Optimal Transport and Machine Learning

NeurIPS 2021 Workshop. 13th of December 2021


The workshop will alternate between invited speakers surveying the state of the art and contributed talks presenting recent advances. The presentations will highlight the interplay between recent theoretical advances, innovative efficient numerical solvers and successful applications in ML.

Time (CET)
Time (EST)
What? Who?
14:00 : 14:45 08:00 : 08:45 Plenary Speaker Caroline Uhler
Optimal Transport in the Biomedical Sciences: Challenges and Opportunities
14:45 : 15:00 08:45 : 09:00 Oral Danilo J. Rezende, Sebastien Racaniere
Implicit Riemannian Concave Potential Maps
We are interested in the challenging problem of modelling densities on Riemannian manifolds with a known symmetry group using normalising flows. This has many potential applications in physical sciences such as molecular dynamics and quantum simulations. In this work we combine ideas from implicit neural layers and optimal transport theory to propose a generalisation of existing work on exponential map flows, Implicit Riemannian Concave Potential Maps, IRCPMs. IRCPMs have some nice properties such as simplicity of incorporating knowledge about symmetries and are less expensive then ODE-flows. We provide an initial theoretical analysis of its properties and layout sufficient conditions for stable optimisation. Finally, we illustrate the properties of IRCPMs with density learning experiments on tori and spheres.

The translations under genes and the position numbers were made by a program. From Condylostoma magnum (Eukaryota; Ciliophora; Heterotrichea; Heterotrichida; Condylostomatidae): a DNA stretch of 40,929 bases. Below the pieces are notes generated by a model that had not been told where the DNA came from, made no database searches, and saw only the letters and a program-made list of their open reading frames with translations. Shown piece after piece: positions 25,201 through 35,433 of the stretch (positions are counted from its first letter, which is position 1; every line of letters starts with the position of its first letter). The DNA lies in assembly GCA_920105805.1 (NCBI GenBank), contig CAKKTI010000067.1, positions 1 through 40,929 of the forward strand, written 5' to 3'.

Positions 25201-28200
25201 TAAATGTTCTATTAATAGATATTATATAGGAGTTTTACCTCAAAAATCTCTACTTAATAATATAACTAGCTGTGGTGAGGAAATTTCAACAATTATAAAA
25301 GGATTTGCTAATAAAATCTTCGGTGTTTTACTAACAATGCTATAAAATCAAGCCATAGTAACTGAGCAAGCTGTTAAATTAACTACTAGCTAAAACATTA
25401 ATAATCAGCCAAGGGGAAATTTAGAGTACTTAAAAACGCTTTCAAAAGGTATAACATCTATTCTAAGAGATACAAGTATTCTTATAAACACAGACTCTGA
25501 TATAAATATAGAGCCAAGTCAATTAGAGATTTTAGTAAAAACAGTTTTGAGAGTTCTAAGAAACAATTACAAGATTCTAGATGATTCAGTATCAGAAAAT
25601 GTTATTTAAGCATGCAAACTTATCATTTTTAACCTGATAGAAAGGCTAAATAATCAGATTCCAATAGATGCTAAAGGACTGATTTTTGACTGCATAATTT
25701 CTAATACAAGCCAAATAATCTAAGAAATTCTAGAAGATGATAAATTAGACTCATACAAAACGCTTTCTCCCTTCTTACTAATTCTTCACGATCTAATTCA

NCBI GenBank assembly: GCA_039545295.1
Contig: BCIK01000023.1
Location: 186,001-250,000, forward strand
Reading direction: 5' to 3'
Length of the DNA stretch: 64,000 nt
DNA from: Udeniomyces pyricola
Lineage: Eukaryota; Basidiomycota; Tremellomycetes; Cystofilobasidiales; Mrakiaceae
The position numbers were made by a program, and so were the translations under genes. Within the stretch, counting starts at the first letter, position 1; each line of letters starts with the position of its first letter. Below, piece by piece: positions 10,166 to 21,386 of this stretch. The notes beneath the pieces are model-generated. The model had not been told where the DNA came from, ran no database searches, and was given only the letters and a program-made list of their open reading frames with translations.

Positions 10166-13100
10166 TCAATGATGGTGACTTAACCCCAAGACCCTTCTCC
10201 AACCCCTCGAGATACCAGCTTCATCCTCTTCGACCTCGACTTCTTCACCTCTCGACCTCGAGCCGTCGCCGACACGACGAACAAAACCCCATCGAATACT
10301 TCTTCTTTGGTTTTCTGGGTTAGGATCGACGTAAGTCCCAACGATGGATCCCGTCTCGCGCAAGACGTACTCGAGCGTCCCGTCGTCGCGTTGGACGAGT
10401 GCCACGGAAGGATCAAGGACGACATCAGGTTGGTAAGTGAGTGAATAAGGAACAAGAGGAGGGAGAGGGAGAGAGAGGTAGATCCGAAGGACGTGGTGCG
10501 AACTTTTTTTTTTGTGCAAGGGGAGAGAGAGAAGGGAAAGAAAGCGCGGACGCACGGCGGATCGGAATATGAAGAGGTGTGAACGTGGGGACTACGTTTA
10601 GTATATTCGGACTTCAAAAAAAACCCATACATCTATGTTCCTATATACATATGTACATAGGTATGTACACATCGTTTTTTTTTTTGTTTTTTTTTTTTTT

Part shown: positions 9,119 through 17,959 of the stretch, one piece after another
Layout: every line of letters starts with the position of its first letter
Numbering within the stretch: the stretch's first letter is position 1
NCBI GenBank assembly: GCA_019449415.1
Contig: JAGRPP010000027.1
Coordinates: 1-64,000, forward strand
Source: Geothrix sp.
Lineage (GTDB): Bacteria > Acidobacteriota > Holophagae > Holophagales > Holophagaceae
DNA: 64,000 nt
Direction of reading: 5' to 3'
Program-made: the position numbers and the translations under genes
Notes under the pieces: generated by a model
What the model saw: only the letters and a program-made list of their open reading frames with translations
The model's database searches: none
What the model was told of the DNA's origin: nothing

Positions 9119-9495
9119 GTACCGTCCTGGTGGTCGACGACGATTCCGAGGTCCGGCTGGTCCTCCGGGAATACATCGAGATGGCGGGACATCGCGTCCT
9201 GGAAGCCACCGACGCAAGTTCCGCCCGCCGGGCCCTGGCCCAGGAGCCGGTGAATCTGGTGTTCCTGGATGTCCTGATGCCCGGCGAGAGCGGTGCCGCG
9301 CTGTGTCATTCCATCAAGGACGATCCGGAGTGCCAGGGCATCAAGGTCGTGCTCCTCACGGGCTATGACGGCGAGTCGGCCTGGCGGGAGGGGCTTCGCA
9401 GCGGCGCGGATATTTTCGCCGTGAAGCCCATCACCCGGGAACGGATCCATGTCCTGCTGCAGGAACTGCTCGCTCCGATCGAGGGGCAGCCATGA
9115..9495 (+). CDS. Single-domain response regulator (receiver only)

15:00 : 16:10 09:00 : 10:10 Plenary Speaker Alessio Figalli
Regularity Theory of Optimal Transport Maps
In optimal transport, understanding the regularity of optimal maps is an important topic. This lecture aims to present the regularity theory for optimal maps, explain the connection to Monge-Ampère type equations, and overview the most fundamental results available.
16:10 : 16:35 10:10 : 10:35 Keynote Speaker Beatrice Acciaio
Generative Adversarial Learning with Adapted Distances
Generative Adversarial Networks (GANs) have proven to be a powerful framework for learning to draw samples from complex distributions. In this talk I will discuss the challenge of learning sequential data via GANs. This notably requires the choice of a loss function that reflects the discrepancy between (measures on) paths. To take on this task, we employ adapted versions of optimal transport distances, that result from imposing a temporal causality constraint on classical transport problems. This constraint provides a natural framework to parameterize the cost function that is learned by the discriminator as a robust (worst-case) distance. We then employ a modification of the empirical measure, to ensure consistency of the estimators. Following Genevay et al. (2018), we also include an entropic penalization term which allows for the use of the Sinkhorn algorithm when computing the optimal transport cost.